Nafkote Tamirat launched her novel The Parking Lot Attendant at Greenlight Bookstore in Brooklyn last month. She was joined for conversation by Sam Graham-Felsen. The Parking Lot Attendant follows an unnamed narrator and her father in a utopian commune, but then also looks at the immigrant community in Boston as a way of explaining how these characters arrived.
Tamirat, who now lives in Paris, is from Boston. Her parents were Ethiopian, and as a result she grew up within Boston’s immigrant community. In her childhood, it seemed everyone she knew was an Ethiopian immigrant. She jokes that many of the people from that community were parking lot attendants even though there are no parking lots in Ethiopia.
For many years, parking lots were all cash businesses. This allowed attendants to have a certain degree of power and control over the product that they were selling and over their labor.
She set the novel in Boston not just because of her familiarity with it, but because Boston needed more diversity in the stories written about it. Boston is a “stunningly white” city, Tamirat explains, and the literary traditions in Boston are typically white and male.
Boston has been decreed a certain kind of American city, yet there are lots of minority groups that live within it and who are often ignored. Many Bostonians don’t know or see the diversity, and Tamirat wanted to tell those other stories.
While she was growing up, she was immersed with Ethiopian culture, and often when she spoke English, her parents ignored her. Tamirat attended Boston Latin, a prestigious and difficult school to enroll in. But Boston Latin also taught a traditional western canon, and in a way denied the validity of the Ethiopian culture. She describes it as a place that had a strict mold for their students that often minority students found difficult to fit into.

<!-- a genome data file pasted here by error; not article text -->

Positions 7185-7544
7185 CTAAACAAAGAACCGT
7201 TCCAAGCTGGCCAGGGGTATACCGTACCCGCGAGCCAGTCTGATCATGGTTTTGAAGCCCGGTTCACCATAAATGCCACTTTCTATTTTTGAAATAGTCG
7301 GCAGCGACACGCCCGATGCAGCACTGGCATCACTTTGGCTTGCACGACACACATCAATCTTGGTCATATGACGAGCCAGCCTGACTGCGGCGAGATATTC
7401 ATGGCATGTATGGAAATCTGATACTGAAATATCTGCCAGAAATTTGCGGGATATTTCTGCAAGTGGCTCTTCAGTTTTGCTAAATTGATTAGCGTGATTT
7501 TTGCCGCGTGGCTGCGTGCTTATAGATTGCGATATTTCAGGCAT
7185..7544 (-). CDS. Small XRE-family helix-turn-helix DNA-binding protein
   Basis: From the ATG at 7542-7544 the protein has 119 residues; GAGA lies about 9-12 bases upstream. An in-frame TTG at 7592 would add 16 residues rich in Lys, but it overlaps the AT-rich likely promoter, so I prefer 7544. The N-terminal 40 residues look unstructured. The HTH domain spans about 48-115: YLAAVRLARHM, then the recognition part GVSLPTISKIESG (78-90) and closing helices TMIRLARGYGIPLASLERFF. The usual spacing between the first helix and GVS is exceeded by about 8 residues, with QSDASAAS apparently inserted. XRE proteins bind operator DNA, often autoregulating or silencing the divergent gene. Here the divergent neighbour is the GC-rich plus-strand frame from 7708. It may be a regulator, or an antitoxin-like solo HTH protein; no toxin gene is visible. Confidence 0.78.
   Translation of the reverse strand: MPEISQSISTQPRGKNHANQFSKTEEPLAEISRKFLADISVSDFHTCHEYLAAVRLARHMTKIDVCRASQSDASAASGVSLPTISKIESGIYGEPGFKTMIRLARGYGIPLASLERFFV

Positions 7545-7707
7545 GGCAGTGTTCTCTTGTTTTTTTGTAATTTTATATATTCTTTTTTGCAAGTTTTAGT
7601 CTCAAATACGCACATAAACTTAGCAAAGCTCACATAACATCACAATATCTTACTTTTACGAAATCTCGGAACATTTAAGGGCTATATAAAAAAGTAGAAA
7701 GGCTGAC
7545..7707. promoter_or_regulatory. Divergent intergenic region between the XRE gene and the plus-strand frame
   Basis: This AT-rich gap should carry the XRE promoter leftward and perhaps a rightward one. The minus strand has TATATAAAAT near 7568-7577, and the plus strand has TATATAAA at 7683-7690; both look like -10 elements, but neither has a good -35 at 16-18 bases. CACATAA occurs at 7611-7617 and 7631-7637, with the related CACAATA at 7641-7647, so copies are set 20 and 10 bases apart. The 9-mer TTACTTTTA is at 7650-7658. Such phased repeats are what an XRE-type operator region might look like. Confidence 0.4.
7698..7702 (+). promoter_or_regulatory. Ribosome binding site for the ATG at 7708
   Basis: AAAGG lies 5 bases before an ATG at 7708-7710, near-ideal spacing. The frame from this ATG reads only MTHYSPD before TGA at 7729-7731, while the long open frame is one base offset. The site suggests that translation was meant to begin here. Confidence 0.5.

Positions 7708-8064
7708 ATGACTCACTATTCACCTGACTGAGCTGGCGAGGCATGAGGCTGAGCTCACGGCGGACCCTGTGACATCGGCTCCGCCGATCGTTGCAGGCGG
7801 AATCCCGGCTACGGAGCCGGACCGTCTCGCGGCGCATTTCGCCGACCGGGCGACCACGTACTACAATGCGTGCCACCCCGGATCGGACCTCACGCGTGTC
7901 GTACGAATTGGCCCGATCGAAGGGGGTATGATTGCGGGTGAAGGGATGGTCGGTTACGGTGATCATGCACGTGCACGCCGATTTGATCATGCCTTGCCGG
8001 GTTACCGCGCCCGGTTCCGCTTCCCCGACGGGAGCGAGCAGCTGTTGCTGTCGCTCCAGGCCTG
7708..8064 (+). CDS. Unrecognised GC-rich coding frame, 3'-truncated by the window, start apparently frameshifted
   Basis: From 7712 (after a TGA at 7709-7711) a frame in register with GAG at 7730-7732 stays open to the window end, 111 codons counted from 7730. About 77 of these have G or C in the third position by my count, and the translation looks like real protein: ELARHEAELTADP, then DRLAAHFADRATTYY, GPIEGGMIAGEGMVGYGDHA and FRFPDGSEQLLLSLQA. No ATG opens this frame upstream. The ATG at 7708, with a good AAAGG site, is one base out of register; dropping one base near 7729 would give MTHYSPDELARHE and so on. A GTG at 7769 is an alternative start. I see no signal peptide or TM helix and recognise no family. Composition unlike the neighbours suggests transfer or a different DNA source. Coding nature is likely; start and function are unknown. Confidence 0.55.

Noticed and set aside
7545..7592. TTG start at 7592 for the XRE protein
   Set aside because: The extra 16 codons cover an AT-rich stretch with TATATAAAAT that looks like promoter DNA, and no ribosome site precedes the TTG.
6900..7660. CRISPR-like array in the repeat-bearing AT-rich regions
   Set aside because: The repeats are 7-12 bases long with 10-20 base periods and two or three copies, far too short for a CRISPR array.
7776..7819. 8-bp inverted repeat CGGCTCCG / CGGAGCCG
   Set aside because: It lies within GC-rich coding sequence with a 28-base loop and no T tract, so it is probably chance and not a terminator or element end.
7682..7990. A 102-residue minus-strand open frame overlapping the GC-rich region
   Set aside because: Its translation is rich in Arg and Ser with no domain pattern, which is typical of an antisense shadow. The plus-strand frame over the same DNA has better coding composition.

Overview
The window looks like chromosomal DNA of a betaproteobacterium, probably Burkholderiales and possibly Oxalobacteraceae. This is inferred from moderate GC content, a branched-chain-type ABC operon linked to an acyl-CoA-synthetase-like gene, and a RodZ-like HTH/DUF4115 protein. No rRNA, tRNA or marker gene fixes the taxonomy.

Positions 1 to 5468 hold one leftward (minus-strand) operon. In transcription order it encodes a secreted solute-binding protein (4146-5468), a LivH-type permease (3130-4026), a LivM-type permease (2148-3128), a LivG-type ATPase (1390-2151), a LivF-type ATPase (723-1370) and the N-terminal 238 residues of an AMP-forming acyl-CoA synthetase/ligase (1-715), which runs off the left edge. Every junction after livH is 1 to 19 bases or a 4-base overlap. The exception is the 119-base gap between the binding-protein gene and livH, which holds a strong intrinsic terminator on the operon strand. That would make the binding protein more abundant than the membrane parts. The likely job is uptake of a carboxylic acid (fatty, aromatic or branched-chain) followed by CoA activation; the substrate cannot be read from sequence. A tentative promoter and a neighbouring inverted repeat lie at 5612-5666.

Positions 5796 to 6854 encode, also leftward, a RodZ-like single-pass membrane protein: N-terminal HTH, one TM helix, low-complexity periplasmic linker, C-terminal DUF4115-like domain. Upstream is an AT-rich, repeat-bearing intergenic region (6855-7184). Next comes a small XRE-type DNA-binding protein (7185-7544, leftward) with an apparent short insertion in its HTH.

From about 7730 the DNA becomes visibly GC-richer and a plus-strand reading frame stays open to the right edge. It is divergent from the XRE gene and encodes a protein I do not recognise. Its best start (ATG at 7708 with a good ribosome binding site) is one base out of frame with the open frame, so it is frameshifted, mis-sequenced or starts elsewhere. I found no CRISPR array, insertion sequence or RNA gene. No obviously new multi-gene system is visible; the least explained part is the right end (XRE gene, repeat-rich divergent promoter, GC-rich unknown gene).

Graham-Felsen describes The Parking Lot Attendant as a literary novel with a strong plot and praises Tamirat as page-turning.
“I’m not good at plot at all,” Tamirat says, adding that constructing the plot of the novel required a lot of time and editing. It took a village, she joked–plot is really hard.
In graduate school, at Columbia, a lot of the focus of workshops was on language. Plot was pedestrian for a lot of instructors. Nevertheless, they did force her to finish stories she had been writing and to add conclusions.
Tamirat says she reads a lot of procedural novels and detective stories. She likes them because she never figures them out. They are all a mystery to her.
In her own writing, Tamirat likes to seek out the mundane and then point out the absurdity of the situation. The model is not unlike a comedy routine.
The narrator of the novel is the person Tamirat wanted to be in high school. She was introverted then, she says, and the character was an opportunity to think like someone who wasn’t.
When people asked what she wanted to do as an adult, she would say she wanted to be famous. Though she had enjoyed writing, she never thought of it as a career. School made her anxious, the need to succeed made her anxious. She didn’t declare a college major until her third year when she had been compelled to. At the time she had a literature class. The professor suggested she should become a writer.
Writing has been one thing she has done consistently and has wanted to do. “I don’t want to be an actress anymore.”